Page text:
Home Alt Forums Saxophone Tips doh doh doh hello help from the whiteboard

Viewing 7 posts - 1 through 7 (of 7 total)
  • Author
  • #89708

    hello why here is some great help from the whiteboard

    do you have one handy? maybe write this thang out in C and numbers as illustrated ..

    i did, and i’m thinkin’ about flattened thirds, and fifths, and sevenths as i do the scale

    next i’m gonna try the F# scale on whiteboard,
    then B, say

    there’s a 4th in there
    anywayz i found this ear / singing lesson very handy to write and play out on sax
    soothing even
    hear / sing / play
    am trying to think in the numbers helps me beat feet in the sax journey played here
    i saw @Johnny wrote, if you can imagine it you can play it



    found this to being lotsa argument to the purpose 🙂
    your thoughts please??


    one key,yes best way to do it! both for studying theory and improvisation (riffs etc)


    Why couldn’t the Clam make new friends?
    It’s not because he was too shellfish, I think he just never opened up.

    Which key is best please for us sax players @Johnny ?

    Key of C is good, like some songs Rock around the Clock you’ve written out in C / tenor / Night Train too
    Key of Bb you’ve done a lotta work with us in Shotgun also there’s Peter Gunn
    Key of G is good too, Sounds of Silence, Tequila
    Key of F# would work well for rock and blues
    Key of B could be real good for Muddy Waters thang

    i’m so confused,
    would you be so kind as to suggest a Key for tenor sax to focus on per the video above and your comment? Cheers!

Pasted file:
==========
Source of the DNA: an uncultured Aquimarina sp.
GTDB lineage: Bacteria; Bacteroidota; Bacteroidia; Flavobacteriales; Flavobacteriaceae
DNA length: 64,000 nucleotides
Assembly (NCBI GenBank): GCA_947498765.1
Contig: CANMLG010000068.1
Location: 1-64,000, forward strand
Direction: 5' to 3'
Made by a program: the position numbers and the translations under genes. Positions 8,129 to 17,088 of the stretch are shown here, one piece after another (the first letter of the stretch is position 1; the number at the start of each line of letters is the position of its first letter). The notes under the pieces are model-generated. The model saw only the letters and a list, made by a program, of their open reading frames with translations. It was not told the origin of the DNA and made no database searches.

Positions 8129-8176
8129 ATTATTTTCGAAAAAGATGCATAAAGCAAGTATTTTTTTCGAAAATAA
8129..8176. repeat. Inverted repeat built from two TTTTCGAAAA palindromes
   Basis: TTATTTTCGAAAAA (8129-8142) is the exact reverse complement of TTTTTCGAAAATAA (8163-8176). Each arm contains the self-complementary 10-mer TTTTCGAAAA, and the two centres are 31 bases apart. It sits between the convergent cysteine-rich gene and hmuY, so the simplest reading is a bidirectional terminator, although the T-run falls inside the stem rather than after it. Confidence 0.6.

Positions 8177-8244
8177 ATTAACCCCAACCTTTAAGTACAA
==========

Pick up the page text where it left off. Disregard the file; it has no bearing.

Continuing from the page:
You’re simply the best 🙂
    ‘out of confusion comes order’ ….. ,,, i hope
    ~ thinking go Bb? gives full range to bottom of sax? gets one in scheme of “Tune Up” by Jr Walker as well!


    @sxpoet ??


    Get the music sheet out, and sing or hum the words of the song exactly how you would sing it in your normal singing voice.

    As you sing through the whole song, When you get to the Root note on the music sheet where you sing ‘Doh’ or what ever singing word is on the music sheet, stop singing, get your sax out and play each sax key, until you find the sax key that sounds like your singing ‘Doh’.

    Example if Your singing ‘Doh’ sounds like an “E” key in the sax, then opt for using E Major or E Minor as the scale to play the song in. The reason for using E Major or E Minor and not any other Major/Minor scale is because it comfortably fits the range of your singing voice.

    Different people sing comfortably in various singing ranges, so they will pick a different major/minor scale.

    Next problem is the mood you are in. If you are in high spirits, your singing ‘Doh’ will pick a different scale, likewise if you are sad you will pick a different scale, however the scale you pick will still gravitate to your singing range.


    Don’t B sharp, don’t B flat…just b natural.
    Actually Bb is arguably the best key for tenor (Bb tenor)
    you notice a lot of blues/rock sax tunes in Bb. Night Train just wouldn’t be the same without that low Bb barking in the melody.
    I would also practice in C as it is the easiest. Couple other really good keys are G and F. It also depends on the song and where the melody sits on the scale (higher or lower)

Viewing 7 posts - 1 through 7 (of 7 total)
  • You must be logged in to reply to this topic.